The National Center for Public Performance at the School of Public Affairs and Administration, Rutgers-Newark announces a Web-based network in partnership with the Alfred P. Sloan Foundation. Click here for more information: http://ppmrn.net

Government Division Leadership Book Club List
This issue’s list is from Howard Schussler.

“All people touched by the institution are to be served and not used or exploited. While being served, they grow as persons; they become healthier, wiser, freer, more autonomous, more likely themselves to be servants.”
—Robert Greenleaf

  1. Margaret Wheatley, Finding Our Way: Leadership for an Uncertain Time, 2005, Berrett-Koehler Publishers, Inc.
  1. Josh Hammond & James Morrison, The Stuff Americans Are Made Of, 1996, Macmillan. This book may be out of print right now, but it is an essential resource for any organization beginning a change effort of any type in the United States.
  1. Eliyahu Goldratt & Jeff Cox, The Goal, 1986, North River Press. For anyone who is seeking to improve workflow for a process where this is a beginning and an end, and some product or service is provided at the end of the line.
  1. Thomas Kuhn, The Structure of Scientific Revolutions, 1962, University of Chicago Press. This book should be called How change really happens.
  1. W.E. Deming, The New Economics for Industry, Government, Education (2nd ed.). 2000, MIT Press. This book provides a simple description of the quality guru’s system of profound knowledge, simple enough for even me to understand! It takes the reader away from the often formulaic approaches to TQM and toward a genuine understanding of Deming’s real message.
  1. Robert Greenleaf, The Servant-Leader Within: A Transformative Path, 2003, Paulist Press. For anyone who shares my commitment to collaboration and community as the key to leadership, this is a good read.
  1. Max DePree, Leadership Jazz, 1992, Bell Publishing. Another good collaborative leadership read.
  1. The Dalai Lama, Ethics for the New Millennium, 1999, Riverhead Books. I believe that many of us in the public sector start thinking of ethics as that code that the state or some governing commission documented and handed to us. Ethics and ethical behaviors exist and are necessary with or without our codes, and far too often in spite of them.
  1. Jonathan Walters, Measuring Up, 1998, Governing Books. This is the book I take to co-workers and peers who tell me they see no value in performance measures even though they really aren’t sure what that means. It turns resistors into champions. Walters has also been a friend to the Government Division over the years and so a shameless plug of his book can’t hurt us – the rumor I’ve heard is that he may be working on a revision.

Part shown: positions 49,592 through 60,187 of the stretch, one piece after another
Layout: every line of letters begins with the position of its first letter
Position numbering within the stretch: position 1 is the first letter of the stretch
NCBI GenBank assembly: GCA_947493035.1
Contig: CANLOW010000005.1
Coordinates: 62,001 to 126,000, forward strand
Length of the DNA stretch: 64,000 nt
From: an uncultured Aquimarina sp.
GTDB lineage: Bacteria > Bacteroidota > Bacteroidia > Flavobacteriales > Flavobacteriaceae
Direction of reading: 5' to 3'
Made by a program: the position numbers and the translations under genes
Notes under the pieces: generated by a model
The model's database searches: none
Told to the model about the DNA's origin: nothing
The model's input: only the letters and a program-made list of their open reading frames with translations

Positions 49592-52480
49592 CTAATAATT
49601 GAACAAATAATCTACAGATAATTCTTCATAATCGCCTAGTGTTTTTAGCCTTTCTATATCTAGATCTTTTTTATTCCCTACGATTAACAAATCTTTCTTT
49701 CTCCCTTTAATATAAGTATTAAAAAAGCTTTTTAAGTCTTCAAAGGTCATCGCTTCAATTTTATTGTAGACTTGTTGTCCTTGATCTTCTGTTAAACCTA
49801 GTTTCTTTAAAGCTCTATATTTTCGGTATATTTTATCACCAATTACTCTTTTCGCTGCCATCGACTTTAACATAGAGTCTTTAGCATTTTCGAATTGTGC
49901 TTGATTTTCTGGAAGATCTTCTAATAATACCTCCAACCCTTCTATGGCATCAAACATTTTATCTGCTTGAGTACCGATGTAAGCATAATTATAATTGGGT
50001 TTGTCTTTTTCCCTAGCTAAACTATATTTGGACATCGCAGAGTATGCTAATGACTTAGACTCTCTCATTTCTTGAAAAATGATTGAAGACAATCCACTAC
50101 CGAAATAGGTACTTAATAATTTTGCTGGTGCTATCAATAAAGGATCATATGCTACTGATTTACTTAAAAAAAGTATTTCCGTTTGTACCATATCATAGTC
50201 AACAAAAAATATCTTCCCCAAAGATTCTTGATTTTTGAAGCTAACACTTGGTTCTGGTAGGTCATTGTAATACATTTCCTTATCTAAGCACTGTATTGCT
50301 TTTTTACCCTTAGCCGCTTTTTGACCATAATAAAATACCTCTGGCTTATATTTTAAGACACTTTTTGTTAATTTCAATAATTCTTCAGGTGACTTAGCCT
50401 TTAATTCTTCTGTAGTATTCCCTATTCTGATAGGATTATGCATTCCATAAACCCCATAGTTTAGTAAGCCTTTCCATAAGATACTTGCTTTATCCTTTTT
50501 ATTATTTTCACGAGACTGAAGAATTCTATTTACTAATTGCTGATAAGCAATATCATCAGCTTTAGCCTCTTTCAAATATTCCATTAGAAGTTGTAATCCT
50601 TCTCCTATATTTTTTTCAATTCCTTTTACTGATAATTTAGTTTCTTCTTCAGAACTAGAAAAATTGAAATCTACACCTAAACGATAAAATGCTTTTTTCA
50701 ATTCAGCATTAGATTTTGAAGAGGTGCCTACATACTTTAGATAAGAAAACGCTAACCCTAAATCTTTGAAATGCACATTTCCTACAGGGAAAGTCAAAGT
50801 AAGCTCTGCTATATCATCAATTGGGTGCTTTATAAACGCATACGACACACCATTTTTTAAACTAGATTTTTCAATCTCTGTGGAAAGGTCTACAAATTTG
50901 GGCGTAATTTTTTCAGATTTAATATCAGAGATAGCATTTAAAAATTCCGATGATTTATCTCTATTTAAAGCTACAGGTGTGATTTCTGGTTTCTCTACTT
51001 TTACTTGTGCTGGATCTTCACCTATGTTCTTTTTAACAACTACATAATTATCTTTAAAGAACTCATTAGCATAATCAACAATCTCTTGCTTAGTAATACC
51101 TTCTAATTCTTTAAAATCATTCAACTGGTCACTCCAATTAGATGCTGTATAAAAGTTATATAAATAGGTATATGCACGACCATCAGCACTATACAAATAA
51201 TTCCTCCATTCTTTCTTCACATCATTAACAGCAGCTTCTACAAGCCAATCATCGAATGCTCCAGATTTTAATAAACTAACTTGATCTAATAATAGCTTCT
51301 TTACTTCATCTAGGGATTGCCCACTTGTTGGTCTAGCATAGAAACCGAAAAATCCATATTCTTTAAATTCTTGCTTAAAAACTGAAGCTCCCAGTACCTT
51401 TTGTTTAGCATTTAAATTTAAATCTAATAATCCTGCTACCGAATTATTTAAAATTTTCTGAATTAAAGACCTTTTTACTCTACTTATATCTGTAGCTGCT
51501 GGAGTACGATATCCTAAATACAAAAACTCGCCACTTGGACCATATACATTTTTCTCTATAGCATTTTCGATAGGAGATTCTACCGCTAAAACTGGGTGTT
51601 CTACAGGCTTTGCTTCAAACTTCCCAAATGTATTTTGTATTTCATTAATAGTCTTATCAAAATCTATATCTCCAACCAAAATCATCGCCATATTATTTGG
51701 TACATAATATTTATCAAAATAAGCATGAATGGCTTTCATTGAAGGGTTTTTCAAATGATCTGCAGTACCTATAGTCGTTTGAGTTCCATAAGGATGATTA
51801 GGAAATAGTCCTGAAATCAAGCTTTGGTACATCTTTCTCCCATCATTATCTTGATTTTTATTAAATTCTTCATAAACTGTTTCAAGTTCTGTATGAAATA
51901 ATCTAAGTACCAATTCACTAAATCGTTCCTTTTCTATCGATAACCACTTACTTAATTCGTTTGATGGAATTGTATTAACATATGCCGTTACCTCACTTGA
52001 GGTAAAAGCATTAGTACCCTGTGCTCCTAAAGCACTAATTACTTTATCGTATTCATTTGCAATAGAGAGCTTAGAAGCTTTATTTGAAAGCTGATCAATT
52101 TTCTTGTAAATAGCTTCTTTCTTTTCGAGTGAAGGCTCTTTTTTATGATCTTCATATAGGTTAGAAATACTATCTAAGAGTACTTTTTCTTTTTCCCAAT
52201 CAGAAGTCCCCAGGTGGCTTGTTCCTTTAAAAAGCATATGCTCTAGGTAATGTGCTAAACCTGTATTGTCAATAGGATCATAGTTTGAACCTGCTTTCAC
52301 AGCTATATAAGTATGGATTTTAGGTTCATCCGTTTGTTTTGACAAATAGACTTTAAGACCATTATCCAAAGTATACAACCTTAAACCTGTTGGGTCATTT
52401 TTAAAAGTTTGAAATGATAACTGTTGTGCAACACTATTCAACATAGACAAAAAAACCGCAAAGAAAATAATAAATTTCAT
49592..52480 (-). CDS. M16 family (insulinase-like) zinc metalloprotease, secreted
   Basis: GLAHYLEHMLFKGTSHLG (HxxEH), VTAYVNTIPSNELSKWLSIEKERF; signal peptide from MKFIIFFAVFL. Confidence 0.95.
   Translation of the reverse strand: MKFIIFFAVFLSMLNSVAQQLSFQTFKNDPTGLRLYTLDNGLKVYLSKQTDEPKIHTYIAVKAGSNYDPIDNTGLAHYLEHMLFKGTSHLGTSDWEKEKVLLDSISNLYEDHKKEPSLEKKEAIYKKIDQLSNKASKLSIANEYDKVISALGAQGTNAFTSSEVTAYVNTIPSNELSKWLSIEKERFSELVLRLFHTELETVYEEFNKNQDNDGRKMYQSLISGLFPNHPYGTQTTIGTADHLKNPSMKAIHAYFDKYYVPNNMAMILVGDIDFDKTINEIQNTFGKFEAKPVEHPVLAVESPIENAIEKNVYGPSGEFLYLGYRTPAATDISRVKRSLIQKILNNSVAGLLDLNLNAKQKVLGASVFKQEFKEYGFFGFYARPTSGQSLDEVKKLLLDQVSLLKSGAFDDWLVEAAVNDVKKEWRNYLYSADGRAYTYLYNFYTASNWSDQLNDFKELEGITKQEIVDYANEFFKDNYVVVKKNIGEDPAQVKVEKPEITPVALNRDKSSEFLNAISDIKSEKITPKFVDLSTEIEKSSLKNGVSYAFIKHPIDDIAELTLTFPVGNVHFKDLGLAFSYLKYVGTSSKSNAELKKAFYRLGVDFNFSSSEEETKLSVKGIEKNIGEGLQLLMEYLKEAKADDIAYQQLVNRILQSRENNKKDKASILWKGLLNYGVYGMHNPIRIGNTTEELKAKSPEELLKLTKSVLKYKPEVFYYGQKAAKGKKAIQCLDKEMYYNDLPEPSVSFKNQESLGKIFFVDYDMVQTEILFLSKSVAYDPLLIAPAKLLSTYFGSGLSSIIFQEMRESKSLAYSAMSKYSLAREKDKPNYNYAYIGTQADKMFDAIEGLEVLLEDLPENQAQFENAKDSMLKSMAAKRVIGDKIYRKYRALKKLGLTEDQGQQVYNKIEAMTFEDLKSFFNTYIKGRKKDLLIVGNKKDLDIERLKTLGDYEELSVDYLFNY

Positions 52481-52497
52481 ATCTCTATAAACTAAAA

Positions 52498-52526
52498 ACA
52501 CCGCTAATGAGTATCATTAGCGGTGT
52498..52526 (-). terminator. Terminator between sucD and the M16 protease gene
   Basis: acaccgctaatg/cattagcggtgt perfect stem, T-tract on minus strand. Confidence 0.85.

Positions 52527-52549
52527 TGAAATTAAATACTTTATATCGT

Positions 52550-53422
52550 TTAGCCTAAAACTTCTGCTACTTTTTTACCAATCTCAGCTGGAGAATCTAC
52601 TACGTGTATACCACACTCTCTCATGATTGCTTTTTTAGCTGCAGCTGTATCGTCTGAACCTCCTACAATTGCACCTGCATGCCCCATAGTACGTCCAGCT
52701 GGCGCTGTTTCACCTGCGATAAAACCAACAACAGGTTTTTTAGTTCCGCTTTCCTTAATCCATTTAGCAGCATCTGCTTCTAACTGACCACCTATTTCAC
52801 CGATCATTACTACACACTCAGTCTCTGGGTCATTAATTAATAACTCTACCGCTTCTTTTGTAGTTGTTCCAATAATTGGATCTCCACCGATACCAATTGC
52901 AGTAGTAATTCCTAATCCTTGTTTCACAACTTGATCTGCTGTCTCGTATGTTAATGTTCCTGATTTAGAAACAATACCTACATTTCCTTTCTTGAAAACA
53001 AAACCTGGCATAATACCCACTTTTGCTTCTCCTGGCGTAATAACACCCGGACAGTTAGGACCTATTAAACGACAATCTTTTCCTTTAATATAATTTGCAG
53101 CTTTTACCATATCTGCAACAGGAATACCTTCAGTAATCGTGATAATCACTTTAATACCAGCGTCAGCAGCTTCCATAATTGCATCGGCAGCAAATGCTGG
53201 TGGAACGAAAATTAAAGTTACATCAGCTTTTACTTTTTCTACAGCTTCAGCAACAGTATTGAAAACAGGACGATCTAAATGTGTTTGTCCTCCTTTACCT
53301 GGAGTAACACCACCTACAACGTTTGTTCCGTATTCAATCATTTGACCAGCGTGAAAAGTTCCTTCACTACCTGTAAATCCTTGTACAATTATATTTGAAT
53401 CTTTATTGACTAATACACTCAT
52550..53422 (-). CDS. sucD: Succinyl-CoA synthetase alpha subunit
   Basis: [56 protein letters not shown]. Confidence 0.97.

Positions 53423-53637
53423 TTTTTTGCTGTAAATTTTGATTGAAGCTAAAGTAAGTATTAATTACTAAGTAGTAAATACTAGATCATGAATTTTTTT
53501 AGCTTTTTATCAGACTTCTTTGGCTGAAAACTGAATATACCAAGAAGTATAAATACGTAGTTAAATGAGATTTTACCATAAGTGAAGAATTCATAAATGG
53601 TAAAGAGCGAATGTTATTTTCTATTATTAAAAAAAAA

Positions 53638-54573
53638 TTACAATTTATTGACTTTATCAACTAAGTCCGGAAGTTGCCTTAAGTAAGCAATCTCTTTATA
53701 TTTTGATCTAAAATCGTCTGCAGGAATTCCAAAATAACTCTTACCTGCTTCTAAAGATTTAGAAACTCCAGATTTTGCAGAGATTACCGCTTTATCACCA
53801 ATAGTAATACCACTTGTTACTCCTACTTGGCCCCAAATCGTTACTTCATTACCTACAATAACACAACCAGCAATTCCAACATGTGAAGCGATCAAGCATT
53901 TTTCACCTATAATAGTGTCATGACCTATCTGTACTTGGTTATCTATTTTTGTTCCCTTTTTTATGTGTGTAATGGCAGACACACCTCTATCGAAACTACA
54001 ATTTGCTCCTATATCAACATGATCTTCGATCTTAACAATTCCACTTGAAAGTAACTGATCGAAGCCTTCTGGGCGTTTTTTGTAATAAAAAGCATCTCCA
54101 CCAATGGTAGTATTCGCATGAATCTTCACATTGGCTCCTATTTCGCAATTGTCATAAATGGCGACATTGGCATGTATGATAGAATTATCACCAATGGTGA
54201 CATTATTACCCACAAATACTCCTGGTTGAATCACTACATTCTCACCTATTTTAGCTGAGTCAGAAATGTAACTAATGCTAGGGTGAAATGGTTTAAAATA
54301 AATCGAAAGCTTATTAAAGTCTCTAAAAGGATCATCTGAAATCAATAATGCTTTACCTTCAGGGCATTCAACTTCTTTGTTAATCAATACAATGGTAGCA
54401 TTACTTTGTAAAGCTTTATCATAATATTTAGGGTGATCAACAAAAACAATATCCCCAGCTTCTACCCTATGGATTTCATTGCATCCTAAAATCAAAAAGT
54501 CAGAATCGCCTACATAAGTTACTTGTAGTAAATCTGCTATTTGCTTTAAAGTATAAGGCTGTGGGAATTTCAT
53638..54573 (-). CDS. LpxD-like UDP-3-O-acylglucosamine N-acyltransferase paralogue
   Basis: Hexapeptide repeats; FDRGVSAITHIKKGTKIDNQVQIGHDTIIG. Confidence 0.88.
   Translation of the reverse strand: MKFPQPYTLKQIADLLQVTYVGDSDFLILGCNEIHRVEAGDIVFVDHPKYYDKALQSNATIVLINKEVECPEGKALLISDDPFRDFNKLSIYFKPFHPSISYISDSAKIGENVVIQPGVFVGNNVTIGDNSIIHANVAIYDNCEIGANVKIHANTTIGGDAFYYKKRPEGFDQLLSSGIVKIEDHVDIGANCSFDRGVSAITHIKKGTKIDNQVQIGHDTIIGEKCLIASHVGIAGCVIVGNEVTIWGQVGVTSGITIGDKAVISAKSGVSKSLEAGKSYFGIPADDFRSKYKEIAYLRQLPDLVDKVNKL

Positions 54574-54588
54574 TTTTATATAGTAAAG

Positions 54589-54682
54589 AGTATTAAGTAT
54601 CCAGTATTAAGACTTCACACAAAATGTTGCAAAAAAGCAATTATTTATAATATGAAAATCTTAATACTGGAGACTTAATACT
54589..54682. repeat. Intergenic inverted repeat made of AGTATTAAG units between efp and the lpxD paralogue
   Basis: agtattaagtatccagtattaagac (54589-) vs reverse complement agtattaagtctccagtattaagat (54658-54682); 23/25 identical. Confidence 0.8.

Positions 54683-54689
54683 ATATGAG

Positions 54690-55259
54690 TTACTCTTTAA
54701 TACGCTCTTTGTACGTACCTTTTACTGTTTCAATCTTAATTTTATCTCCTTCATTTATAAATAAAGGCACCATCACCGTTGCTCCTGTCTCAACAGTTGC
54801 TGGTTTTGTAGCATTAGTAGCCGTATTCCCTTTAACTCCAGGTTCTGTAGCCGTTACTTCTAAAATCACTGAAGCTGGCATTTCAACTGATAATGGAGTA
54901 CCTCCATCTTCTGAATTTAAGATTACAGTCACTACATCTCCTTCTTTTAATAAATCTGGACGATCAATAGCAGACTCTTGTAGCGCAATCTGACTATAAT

1. Kouzes and Posner, The Leadership Challenge (2nd ed.), 2002, Jossey-Bass. This book feels almost like the Reader's Digest version of servant-leadership, but I think it is a truly powerful, practical tool for thinking about leadership behaviors.
  1. Parker Palmer, The Courage to Teach, 1998, Jossey-Bass. This could just as easily have been called the courage to lead. A book I go back to often for inspiration.

While I won’t add any more books to this list, I will say that books on leadership and community coming from people like Margaret Wheatley, Joseph Jaworski, Peter Senge, and Ralph Stacey, who recognize how overwhelming life feels to so many people, are facilitating an international virtual dialogue on complexity and are producing some of the most interesting reading.

Three Easy Steps to add your knowledge to the ASQ and Government Division body of knowledge

1. Look around your work environment — 10 minutes.

Look for anything you or your organization has created that could help someone who is just getting started with quality.

What to look for:

  • Training documents
  • Cheat sheets and reminders
  • Checklists
  • “Top 10 tips” collections
  • PowerPoint presentations
  • Project charters
  • Team charters
  • Templates and forms
  • How-to guides

Where to look:

  • The top of your desk – what do you keep handy?
  • The walls of your office or cubicle
  • Hallway walls and bulletin boards
  • Shop floors and break rooms
  • Your computer desktop
  • Your organization’s intranet

2. Send what you find to ASQ’s Web Editor — 5 minutes.

E-mail a copy of your materials to ASQ Web Editor Leon Lynn at llynn@asq.org. Or fax or mail your submission to Leon at:
American Society for Quality
PO Box 3005
Milwaukee, WI 53201-3005
Fax: 414-298-2504

3. Review our edits — Your work is done!

ASQ’s professional editors will:

  • Make sure that you and your organization have the necessary legal permission to publish your submission.
  • Identify the best print or Web publication venue.
  • Help with editing, formatting, and layout.
  • Share progress with you. We won’t publish anything until you sign off on it.

For more information on publishing opportunities with ASQ, call Body of Knowledge Administrator Noel Wilson at 414-298-8789 ext. 7304, or 800-248-1946.